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Olivia Laing: Writers on Writing

"If you keep writing down and shaping thoughts, eventually there’ll be a book. It’s not magic, it’s labor."

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Olivia Laing
Photo: Johnny Ring

Olivia Laing is a journalist, a former deputy books editor at The Observer, and the author of three books of nonfiction. Her first book, To The River, was shortlisted for the Ondaatje Prize and documents a 42-mile journey she made along the river in which Virginia Woolf drowned. Her second book, The Trip to Echo Spring, examines the connection between writing and alcoholism and was shortlisted for the Costa Biography Award and the Gordon Burn Prize. Laing’s most recent book, The Lonely City: Adventures in the Art of Being Alone, was a finalist for the National Book Critics Circle Award and was named as one of the best books of 2016 by a number of media outlets, including NPR, Publishers Weekly, and Newsweek. Her writing regularly appears in publications including the New York Times, the Guardian, and the New Statesman.


What is the most important thing you’ve learned about writing?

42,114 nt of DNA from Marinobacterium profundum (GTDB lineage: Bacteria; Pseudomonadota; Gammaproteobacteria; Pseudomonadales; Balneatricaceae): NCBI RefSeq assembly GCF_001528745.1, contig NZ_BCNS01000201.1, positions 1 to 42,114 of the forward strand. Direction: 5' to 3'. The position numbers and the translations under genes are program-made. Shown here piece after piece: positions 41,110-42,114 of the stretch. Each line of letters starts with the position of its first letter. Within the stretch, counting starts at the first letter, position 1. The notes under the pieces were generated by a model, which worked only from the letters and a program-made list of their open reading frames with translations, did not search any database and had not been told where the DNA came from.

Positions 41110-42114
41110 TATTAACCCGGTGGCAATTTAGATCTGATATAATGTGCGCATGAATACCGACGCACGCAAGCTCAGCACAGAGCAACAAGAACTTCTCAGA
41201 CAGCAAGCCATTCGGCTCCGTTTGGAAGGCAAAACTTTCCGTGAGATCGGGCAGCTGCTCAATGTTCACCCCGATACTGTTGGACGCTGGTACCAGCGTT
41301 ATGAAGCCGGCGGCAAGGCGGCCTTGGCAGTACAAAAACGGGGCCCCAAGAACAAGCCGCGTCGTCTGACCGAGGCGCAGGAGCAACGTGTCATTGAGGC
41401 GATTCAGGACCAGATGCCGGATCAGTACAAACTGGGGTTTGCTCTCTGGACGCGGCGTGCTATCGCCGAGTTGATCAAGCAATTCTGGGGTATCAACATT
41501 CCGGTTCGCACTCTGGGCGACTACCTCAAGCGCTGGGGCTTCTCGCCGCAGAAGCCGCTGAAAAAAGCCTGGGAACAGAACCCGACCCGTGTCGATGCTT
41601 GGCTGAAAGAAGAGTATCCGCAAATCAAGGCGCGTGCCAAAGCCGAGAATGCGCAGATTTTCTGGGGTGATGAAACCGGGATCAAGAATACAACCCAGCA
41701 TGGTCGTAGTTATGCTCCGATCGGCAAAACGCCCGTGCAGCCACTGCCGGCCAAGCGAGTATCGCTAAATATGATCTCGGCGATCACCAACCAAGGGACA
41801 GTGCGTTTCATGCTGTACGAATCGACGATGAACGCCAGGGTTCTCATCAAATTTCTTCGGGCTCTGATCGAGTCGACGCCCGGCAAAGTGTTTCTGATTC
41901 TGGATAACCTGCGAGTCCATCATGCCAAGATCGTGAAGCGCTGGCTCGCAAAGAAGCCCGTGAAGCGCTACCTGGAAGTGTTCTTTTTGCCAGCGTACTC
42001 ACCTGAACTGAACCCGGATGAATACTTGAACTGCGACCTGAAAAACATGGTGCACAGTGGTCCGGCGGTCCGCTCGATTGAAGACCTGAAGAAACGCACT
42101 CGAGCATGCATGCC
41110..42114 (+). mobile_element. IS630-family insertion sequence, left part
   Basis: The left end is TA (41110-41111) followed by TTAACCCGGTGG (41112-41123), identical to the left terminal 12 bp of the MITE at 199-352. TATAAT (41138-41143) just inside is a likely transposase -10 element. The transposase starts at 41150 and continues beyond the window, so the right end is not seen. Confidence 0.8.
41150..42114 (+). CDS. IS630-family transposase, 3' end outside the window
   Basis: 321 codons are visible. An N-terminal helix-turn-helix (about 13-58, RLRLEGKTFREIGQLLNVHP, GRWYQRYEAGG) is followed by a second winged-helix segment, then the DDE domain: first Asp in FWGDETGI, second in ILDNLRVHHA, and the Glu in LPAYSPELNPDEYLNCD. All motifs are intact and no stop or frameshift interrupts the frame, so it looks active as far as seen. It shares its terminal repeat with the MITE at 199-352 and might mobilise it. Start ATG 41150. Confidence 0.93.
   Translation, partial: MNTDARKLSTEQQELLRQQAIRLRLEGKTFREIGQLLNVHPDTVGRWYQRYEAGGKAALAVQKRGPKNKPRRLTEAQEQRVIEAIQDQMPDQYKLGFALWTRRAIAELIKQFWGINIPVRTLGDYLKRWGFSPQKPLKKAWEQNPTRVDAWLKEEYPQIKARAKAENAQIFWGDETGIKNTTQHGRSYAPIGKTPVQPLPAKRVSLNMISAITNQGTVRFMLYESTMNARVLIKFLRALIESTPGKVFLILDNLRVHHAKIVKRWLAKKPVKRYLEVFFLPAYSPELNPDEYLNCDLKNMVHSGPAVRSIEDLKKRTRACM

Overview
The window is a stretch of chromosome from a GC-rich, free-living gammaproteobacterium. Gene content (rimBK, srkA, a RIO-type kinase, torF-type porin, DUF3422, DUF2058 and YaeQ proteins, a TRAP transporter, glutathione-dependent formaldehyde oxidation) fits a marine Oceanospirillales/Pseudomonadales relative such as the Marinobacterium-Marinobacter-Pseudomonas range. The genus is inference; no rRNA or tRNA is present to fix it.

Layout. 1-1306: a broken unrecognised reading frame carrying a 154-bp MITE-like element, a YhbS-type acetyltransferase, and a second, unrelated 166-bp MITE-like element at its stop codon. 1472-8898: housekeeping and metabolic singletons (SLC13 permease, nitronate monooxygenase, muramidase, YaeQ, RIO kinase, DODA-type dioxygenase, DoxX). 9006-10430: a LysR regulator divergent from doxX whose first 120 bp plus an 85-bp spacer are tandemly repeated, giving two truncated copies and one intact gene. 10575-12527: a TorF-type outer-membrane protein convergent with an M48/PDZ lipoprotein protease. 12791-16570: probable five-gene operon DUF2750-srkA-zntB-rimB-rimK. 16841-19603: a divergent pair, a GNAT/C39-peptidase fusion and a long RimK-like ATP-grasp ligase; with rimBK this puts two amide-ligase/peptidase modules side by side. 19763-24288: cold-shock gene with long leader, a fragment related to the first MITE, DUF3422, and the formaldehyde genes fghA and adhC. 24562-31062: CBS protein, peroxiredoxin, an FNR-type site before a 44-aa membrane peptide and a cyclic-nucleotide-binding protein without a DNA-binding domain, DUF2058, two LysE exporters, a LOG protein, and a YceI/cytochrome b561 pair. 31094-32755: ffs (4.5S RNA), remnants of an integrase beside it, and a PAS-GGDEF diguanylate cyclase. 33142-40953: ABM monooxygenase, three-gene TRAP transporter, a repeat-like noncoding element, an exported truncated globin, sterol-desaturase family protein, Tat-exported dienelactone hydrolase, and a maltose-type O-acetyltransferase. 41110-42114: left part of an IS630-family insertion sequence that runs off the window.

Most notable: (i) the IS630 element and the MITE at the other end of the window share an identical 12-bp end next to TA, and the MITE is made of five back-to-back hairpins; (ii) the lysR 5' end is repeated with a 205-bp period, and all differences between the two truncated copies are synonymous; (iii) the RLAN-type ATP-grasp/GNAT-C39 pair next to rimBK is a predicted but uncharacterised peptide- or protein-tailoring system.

Books have stages, and each stage requires a different kind of faith. At the beginning, it seems to me a book develops in some underwater way: not much seems to happen on the page, but patterns are being formed and threads developed. At the end, it’s a question of stamina. I try to remind myself of that: If you keep writing down and shaping thoughts, eventually there’ll be a book. It’s not magic, it’s labor. But the most important thing is to read, and not just the things that are vogueish or celebrated in your own time. There’s no substitute for being a prodigal reader, for knowing the unlimited things that can be done with words on a page. Read [Edmund] Spenser, read Rose Macaulay, read Christopher Marlowe, read medieval poetry and Edwardian pony stories and civil rights histories.


How has this helped you as a writer?

How does it help? It expands the field you have to work on; it gives you range. And don’t stop at books. I find the most fertile ideas for structure and approach come from looking at different art forms, especially music and painting. You’re constructing something out of nothing. It helps to furnish yourself with models and tools.




—Gabriel Packard is the author of the novel The Painted Ocean and the associate director of the creative writing MFA program at Hunter College in New York City.

Originally Published